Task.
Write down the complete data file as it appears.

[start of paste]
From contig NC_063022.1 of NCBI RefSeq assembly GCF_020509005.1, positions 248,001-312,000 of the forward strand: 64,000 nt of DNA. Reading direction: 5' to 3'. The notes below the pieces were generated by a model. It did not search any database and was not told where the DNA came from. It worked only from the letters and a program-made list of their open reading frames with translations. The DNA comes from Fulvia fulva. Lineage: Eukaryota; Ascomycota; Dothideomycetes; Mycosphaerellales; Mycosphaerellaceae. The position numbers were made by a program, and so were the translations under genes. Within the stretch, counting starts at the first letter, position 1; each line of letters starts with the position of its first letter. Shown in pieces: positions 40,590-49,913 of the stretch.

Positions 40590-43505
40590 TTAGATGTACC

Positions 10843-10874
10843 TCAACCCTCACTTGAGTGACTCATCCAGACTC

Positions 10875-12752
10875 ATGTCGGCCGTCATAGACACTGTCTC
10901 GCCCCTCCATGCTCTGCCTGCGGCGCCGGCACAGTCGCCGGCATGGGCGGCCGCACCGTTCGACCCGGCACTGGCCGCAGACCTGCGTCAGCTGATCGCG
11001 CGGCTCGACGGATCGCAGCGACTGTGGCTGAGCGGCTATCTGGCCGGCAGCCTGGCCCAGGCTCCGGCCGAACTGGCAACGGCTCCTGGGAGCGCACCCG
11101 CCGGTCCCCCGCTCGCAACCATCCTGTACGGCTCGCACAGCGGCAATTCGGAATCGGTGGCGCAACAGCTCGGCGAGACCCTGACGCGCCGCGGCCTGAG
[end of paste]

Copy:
From contig NC_063022.1 of NCBI RefSeq assembly GCF_020509005.1, positions 248,001-312,000 of the forward strand: 64,000 nt of DNA. Reading direction: 5' to 3'. The notes below the pieces were generated by a model. It did not search any database and was not told where the DNA came from. It worked only from the letters and a program-made list of their open reading frames with translations. The DNA comes from Fulvia fulva. Lineage: Eukaryota; Ascomycota; Dothideomycetes; Mycosphaerellales; Mycosphaerellaceae. The position numbers were made by a program, and so were the translations under genes. Within the stretch, counting starts at the first letter, position 1; each line of letters starts with the position of its first letter. Shown in pieces: positions 40,590-49,913 of the stretch.

Positions 40590-43505
40590 TTAGATGTACC

Positions 10843-10874
10843 TCAACCCTCACTTGAGTGACTCATCCAGACTC

Positions 10875-12752
10875 ATGTCGGCCGTCATAGACACTGTCTC
10901 GCCCCTCCATGCTCTGCCTGCGGCGCCGGCACAGTCGCCGGCATGGGCGGCCGCACCGTTCGACCCGGCACTGGCCGCAGACCTGCGTCAGCTGATCGCG
11001 CGGCTCGACGGATCGCAGCGACTGTGGCTGAGCGGCTATCTGGCCGGCAGCCTGGCCCAGGCTCCGGCCGAACTGGCAACGGCTCCTGGGAGCGCACCCG
11101 CCGGTCCCCCGCTCGCAACCATCCTGTACGGCTCGCACAGCGGCAATTCGGAATCGGTGGCGCAACAGCTCGGCGAGACCCTGACGCGCCGCGGCCTGAG